The Evolution of Inanimate Objects by Harry Karlinsky
The naturalist Charles Darwin is world famous due to his incredibly forward-thinking research into evolution, most famously published in ‘On The Origin of Species.’ Although Charles and his wife Emma may have had only 10 children during their time together, Harry Karlinsky weaves the tale of their fictional eleventh child, Thomas Darwin.
On the 2nd of July 1879, Thomas Darwin was admitted to the London (Ontario, Canada) Asylum for the Insane after strange and threatening behaviour aboard a train. But what pushed a young man of such mental potential and ability to the brink? As Thomas was growing up, he often assisted his father in research and experiments. Be it unwittingly as a baby when Charles studied his tantrums and breastfeeding issues. When old enough, he assisted in collecting samples on walks and Charles was delighted as Thomas seemed to follow in his footsteps by attending the same University and joining the same groups as his father had. Thomas’ preferred study did not including any living subjects as his father’s most famous works did. Instead, Thomas’ entire life began to revolve around the evolution of inanimate objects, mainly cutlery. Although many thought his preoccupation with food-based utensils rather odd, his first talk on the subject was a logical description of how these items had been developed over time to perfectly fit their changing environments, such as varied eating fashions and the introduction of new foods. At some point, his mind faltered and his beliefs took a not so logical shift…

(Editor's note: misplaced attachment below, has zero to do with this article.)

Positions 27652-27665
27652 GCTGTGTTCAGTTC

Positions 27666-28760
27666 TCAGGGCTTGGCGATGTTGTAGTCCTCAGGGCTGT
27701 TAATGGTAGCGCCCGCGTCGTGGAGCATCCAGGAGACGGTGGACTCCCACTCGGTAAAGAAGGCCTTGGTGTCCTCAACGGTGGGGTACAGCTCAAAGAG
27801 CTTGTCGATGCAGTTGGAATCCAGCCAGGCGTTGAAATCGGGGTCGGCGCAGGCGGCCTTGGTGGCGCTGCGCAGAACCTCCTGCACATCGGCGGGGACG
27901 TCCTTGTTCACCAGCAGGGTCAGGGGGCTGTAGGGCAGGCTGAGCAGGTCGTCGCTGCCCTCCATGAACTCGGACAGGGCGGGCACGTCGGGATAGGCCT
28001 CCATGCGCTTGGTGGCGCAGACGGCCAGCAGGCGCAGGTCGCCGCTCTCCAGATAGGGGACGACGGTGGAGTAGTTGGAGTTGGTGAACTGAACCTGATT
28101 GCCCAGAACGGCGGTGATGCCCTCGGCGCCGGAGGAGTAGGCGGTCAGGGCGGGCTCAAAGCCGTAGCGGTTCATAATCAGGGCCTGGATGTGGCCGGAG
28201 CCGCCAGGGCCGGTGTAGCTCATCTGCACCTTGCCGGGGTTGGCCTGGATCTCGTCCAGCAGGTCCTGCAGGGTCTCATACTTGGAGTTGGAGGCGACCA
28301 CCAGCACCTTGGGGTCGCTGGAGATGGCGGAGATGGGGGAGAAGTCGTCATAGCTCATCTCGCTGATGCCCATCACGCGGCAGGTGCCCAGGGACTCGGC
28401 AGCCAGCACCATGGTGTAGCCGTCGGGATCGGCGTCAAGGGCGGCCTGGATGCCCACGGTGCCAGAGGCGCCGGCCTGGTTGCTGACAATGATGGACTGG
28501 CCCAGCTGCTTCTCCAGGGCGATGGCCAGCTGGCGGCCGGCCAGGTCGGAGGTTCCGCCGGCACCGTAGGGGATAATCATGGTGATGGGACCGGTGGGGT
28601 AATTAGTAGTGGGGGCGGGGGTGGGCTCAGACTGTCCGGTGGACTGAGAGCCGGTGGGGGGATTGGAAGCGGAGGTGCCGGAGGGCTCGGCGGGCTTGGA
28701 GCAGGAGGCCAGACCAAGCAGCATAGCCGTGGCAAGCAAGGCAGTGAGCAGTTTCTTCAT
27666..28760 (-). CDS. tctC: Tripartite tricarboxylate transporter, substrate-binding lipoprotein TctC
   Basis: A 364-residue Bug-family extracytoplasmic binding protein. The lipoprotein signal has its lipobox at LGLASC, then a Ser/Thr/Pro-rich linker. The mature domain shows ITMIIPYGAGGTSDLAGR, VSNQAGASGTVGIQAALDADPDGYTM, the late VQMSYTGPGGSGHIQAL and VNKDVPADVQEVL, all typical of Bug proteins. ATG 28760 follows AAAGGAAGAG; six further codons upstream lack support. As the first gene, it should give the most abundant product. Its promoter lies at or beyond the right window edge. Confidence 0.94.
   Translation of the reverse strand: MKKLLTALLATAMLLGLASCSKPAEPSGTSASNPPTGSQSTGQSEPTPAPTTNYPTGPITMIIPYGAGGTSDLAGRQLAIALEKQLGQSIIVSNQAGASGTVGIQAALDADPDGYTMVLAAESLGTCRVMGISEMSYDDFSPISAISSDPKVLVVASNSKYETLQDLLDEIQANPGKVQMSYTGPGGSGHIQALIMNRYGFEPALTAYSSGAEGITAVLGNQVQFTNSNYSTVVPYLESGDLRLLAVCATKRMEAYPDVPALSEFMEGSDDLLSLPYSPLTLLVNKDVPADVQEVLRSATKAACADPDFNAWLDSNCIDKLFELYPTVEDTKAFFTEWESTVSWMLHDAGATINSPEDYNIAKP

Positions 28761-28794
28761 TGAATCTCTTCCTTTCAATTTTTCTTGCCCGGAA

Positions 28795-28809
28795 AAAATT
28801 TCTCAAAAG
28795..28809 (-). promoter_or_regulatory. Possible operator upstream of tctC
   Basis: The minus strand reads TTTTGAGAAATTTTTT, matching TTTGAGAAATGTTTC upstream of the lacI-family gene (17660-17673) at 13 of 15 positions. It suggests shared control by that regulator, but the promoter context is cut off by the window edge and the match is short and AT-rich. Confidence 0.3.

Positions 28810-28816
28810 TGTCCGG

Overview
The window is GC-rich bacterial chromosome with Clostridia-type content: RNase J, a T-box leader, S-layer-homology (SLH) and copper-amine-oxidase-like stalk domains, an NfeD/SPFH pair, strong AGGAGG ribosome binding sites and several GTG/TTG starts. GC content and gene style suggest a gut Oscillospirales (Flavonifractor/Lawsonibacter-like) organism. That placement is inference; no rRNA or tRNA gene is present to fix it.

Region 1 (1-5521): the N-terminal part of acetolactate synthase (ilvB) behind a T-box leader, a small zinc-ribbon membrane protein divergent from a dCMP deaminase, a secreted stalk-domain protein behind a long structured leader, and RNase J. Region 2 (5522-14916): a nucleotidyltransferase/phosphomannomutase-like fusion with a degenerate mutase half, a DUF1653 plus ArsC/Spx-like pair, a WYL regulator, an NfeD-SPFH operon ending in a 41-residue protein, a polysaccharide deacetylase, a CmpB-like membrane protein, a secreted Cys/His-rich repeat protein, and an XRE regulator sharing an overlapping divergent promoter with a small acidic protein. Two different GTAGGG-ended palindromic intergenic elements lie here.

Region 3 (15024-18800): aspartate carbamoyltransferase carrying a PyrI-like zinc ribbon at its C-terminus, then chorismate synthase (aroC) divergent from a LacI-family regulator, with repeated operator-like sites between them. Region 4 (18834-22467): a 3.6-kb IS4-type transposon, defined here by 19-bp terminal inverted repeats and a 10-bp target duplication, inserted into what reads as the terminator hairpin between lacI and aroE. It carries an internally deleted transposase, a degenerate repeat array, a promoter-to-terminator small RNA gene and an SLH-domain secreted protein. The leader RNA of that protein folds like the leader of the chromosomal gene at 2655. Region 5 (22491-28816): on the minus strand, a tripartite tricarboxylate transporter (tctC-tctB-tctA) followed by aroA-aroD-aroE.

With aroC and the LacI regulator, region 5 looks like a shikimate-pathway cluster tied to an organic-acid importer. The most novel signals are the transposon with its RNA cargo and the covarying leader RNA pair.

To put it simply, The Evolution of Inanimate Objects by Harry Karlinsky is stunning! The mix of fact and fiction with supporting evidence in diagrams, letters and photographs is so detailed, it’s impossible not to wonder where the two merge (the author’s notes at the rear of the novel carefully separate the details for people like myself who always need to know the fact and the fiction). What is very clear from this book is Karlinsky’s dedication to detail and this is what really makes the story. What could sound like an utterly insane plot, progresses with such excellent logic that Thomas’ studies seem completely rational until the final stages.
The Evolution of Inanimate Objects is a beautifully imaginative and unique reading experience. Working as a bookseller I quite often get asked for ‘something completely different’ and this is what I will now be recommending. For anyone that reads a lot of fiction, this really is a truly refreshing read.
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